In my previous post, I elaborated on a few reasons why senior executives should be kept right away from writing copy. And while I feel they are all justified, I’d like to balance the argument out.
I have had some wonderful working relationships with those in senior positions. Relationships which have resulted in written content I am extremely proud of. Below are a few reasons why.
1. They know things about the product, company, market and audience that we don’t.
While we are closest to the customer, we aren’t always in our roles for very long. This means that often there is a great deal of history we are unaware of. Our content writing might be great, but our leaders may have knowledge of past successes and failures that could help us make it even better.
2. It's great for building relationships and fostering a collaborative working environment.
By inviting senior leaders into our world, we can reduce those bouts of frustration and complaints about ‘those above’ that they don’t understand what the marketing or content team do.
Involve them by showing them your planning and explaining the processes your work requires. Then show them your work and invite input. You’ll be surprised at how much good a brainstorming session will do for your working relationships – and how the number of amendments to your work decreases. They will be more inclined to work with you at the start of new projects rather than dictate the work that needs to be done once a draft is underway.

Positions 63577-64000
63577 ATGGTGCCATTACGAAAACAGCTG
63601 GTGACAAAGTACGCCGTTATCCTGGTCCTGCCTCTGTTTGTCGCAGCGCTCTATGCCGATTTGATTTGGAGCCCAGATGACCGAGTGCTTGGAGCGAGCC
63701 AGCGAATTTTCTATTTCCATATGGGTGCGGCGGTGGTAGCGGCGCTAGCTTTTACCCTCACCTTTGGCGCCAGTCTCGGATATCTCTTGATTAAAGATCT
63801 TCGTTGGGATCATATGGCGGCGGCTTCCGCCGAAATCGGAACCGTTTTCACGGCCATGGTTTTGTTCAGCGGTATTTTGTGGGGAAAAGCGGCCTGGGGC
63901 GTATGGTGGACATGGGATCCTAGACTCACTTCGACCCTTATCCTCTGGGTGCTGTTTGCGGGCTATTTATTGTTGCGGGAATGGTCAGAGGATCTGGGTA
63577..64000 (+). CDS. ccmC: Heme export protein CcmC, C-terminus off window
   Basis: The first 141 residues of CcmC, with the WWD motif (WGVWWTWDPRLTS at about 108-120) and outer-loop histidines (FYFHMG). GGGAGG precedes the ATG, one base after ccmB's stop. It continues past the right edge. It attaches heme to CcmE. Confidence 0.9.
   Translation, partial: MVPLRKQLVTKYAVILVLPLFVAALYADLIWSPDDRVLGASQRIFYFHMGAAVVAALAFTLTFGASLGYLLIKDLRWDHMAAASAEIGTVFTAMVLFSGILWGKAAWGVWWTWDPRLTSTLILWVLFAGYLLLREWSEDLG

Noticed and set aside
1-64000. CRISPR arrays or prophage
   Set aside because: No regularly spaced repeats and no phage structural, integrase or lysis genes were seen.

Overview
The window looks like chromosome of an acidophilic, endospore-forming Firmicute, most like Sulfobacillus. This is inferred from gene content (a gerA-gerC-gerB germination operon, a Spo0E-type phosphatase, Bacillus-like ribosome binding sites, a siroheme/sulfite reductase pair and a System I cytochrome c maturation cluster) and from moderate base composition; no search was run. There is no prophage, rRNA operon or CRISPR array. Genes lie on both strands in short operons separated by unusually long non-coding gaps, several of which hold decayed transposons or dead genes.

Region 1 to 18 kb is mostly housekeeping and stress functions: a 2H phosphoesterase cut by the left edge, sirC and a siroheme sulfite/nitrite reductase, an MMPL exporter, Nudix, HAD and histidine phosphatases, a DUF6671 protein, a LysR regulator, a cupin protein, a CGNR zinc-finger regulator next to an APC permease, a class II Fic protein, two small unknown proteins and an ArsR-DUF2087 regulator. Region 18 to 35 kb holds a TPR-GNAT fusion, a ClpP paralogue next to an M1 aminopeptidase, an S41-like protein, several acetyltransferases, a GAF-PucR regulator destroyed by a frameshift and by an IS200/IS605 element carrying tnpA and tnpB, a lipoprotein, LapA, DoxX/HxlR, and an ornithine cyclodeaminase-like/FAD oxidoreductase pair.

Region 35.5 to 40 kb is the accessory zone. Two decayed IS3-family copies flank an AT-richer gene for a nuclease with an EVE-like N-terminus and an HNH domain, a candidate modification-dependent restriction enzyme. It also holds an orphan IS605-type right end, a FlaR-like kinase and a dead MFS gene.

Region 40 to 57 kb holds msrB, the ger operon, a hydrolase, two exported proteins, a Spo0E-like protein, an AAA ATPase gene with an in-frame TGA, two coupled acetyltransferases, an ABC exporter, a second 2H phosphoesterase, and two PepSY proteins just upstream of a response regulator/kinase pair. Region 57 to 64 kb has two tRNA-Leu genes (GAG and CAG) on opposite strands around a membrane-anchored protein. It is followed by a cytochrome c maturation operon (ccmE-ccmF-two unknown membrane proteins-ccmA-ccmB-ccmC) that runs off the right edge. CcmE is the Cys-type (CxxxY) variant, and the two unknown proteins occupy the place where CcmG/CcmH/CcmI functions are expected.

3. You get instant feedback on your work.
Sadly, opportunities for feedback and praise can be few and far between in busy workplaces. Involving high-level executives in the copywriting and content planning process gives you instant feedback rather than having to wait for the end of a project or a yearly appraisal. You’ll know where you stand so you can adjust your approach as you go.
There is a caveat to all of this: to ensure this process works well, make sure you establish agreed approval procedures and make it very clear that you have fantastic writers who know their stuff. You are asking for their input, not for them to write or edit the copy!